Overturning Insurance Denials: A Cautionary Tale
Its great to win a hard one. One of the things I do is to file appeals for people who have been denied payment by their managed care company. As Paul Krugman recently wrote about in the NY Times, a good portion of the costs of health care is spent by insurers paying the small army of administrative denial managers. Too often someone will call me after they have made their first appeal and blown their timely filing guidelines clearly stated in the fine print of every insurance contract. Once the 45 days are over (a typical time limit), if the patient hasn’t responded, they lose. That medical bill is theirs.
My case was a woman who went over seas and got pneumonia. Trying to do the right thing, she immediately called her insurance company with information that she had been hospitalized.
The denial came before she even got home: lack of medical necessity. All inpatient admissions are subject to concurrent review. Since my client was overseas in a way-out-of-network hospital, the insurer lacked any way to coordinate care.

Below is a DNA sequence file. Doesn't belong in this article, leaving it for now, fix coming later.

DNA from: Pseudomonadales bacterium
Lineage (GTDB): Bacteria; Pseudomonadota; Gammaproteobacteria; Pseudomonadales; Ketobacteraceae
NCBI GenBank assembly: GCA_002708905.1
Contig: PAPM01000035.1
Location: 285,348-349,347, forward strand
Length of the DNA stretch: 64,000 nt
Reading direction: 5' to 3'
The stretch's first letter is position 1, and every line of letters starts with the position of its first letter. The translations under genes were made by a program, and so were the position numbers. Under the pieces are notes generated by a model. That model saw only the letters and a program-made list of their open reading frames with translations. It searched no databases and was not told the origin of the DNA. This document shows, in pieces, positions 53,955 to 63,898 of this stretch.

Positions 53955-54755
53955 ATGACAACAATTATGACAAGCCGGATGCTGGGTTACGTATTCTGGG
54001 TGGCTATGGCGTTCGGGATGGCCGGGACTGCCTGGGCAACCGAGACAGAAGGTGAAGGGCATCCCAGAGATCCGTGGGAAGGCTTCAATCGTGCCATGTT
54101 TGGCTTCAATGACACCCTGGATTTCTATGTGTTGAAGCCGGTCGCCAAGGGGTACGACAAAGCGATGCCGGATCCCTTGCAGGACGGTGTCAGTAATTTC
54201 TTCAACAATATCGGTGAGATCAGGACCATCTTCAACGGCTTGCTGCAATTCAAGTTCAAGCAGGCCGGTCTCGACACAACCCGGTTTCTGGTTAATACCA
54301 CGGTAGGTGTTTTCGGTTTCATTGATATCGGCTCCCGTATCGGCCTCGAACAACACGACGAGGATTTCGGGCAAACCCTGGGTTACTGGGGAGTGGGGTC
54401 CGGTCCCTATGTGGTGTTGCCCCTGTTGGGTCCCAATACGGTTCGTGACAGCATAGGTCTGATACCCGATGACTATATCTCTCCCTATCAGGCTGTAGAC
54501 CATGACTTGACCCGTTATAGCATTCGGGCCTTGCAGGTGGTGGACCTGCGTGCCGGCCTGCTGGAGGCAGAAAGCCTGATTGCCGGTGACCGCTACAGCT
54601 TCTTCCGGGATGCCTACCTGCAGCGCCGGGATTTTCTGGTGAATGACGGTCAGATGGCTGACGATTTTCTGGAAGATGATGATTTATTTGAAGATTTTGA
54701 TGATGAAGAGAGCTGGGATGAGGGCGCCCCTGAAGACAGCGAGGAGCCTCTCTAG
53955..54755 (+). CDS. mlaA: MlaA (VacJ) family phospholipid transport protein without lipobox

One big problem was that when I got the case it was over a year old – timely it wasn’t. But I was able to find a clause in the contract where I could press the case, so I sent it out for external appeal to the Insurance Commissioner. You would think this office is there to protect consumers: not so. They, too, made a finding about lack of timely filing. See, the clock started ticking from the moment medical records were received. Apparently a phone call from a different continent was enough of a medical record for the IC’s office to blow us off.
But I had also sent the same appeal back to the original insurer, who called to ask, “What medical records?” I had attached 11 pages of medical records to these appeals, which were mysteriously removed before the appeal got out of the mailroom. Only the careful wording of my letter made the examiner call and asked me to fax the documents directly to her. And, we lucked out with the examiner, too. He gave us a fighting chance.
Voila! We won!External Appeal? Don’t count on it. Unless you can demonstrate real malfeasance, I’m afraid your case won’t get a fair shake.
Cross-posted at http://trusted.md/columns/medical_bill_advisor
Labels: Insurance Appeals Denials